I think that the best example of hyperbole can be seen when the speaker, presumably Wordsworth, starts to wonder about what the song actually means. The song is sung in another language, one that is unknown to the speaker. As meaning is attempted to be assembled, it might be here where the greatest amount of hyperbole is evident. This is because since the meaning is not necessarily known, there can be no "wrong" enhancement of the song's meaning. It is in this section of the poem where hyperbole is evident in what the song could mean and in what the lyrics trigger in the mind of the speaker. In seeing places or envisioning arenas of the world that are so fundamentally distant from the moment where the speaker hears the song, hyperbolic descriptions are employed. To a great extent, such hyperbole works because the speaker is able to convey how his moral imagination is triggered and how its expansion is such a critical part to the song being sung by this woman in the field. In the descriptions offered in terms of what the song might mean and in what is initiated in the mind of the speaker, there is much in way of hyperbolic language and experience.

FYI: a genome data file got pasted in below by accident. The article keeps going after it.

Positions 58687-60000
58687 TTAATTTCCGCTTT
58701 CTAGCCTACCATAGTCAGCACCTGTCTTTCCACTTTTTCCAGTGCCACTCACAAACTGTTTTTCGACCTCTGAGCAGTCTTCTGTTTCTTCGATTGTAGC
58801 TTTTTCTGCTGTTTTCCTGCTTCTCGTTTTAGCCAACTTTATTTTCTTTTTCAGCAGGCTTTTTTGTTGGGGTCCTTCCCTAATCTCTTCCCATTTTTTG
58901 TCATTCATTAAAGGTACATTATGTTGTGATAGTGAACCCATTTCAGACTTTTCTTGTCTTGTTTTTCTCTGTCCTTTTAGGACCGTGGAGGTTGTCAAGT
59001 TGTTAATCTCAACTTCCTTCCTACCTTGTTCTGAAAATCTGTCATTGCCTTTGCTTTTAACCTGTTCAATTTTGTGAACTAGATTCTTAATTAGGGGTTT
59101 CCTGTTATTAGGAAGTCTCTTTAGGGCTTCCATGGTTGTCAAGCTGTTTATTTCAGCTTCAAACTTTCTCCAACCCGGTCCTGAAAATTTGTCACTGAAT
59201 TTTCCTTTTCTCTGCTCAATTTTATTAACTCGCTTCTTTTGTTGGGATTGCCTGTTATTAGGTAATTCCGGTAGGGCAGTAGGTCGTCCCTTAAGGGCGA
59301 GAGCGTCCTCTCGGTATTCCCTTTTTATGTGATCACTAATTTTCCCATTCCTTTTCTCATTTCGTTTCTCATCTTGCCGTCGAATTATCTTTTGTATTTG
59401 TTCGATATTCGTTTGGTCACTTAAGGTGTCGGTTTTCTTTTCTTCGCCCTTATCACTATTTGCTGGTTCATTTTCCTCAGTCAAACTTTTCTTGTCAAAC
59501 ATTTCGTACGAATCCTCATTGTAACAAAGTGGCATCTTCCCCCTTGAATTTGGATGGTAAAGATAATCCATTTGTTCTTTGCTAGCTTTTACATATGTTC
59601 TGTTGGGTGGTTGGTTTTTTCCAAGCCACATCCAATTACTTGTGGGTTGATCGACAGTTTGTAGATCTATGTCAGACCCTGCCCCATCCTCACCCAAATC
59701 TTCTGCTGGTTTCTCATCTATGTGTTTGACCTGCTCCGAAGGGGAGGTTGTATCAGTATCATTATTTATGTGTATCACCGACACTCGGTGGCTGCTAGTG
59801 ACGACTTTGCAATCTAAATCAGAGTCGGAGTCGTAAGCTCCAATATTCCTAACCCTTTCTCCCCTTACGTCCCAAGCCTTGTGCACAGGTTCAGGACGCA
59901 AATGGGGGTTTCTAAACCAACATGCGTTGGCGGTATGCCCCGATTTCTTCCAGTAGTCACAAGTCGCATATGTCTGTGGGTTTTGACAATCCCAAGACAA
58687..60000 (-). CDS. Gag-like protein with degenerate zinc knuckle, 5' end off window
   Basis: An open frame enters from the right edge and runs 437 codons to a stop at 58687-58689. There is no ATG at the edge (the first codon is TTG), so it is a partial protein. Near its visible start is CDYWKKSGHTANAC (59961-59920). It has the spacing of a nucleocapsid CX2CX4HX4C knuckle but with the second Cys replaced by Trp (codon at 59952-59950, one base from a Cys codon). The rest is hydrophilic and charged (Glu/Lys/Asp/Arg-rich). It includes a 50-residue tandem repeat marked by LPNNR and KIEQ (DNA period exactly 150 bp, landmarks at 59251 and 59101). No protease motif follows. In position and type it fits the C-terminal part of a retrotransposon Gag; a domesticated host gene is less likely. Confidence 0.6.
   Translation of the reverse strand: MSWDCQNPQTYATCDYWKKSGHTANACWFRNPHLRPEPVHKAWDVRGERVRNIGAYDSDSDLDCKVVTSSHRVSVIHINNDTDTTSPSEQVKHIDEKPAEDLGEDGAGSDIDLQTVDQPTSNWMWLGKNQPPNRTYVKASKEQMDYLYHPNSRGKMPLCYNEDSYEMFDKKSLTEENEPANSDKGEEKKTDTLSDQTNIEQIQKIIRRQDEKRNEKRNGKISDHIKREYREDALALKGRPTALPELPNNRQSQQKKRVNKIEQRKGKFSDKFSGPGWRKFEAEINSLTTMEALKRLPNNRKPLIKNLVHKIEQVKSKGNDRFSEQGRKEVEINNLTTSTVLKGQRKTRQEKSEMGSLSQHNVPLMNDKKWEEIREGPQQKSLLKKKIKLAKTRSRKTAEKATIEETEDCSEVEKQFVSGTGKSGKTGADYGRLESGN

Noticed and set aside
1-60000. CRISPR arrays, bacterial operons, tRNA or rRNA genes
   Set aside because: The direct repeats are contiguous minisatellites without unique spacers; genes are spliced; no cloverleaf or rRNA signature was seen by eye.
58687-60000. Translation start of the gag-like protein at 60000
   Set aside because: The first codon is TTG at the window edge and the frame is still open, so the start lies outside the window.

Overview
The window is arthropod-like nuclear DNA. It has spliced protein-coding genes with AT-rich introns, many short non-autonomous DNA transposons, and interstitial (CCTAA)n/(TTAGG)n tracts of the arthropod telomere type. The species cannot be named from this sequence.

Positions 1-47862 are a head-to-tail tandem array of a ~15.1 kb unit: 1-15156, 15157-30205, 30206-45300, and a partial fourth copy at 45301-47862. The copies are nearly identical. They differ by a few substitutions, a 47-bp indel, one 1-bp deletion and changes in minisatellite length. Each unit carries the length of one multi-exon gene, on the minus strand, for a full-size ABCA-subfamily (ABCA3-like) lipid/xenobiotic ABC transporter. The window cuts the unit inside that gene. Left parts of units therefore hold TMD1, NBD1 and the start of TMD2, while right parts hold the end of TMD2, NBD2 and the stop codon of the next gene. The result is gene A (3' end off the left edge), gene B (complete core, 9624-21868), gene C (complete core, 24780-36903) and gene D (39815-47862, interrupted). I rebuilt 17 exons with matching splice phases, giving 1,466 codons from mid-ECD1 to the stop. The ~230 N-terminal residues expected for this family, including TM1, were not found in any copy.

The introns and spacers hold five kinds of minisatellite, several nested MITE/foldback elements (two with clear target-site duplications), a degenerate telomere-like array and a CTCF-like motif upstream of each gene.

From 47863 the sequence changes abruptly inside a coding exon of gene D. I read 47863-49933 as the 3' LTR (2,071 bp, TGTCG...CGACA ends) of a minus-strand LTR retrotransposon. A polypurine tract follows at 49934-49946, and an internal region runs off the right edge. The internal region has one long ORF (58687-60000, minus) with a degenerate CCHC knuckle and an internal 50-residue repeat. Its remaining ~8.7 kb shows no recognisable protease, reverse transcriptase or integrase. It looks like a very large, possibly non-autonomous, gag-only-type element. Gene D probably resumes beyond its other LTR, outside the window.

Hypebole is used in the line "Breaking the silence of the seas"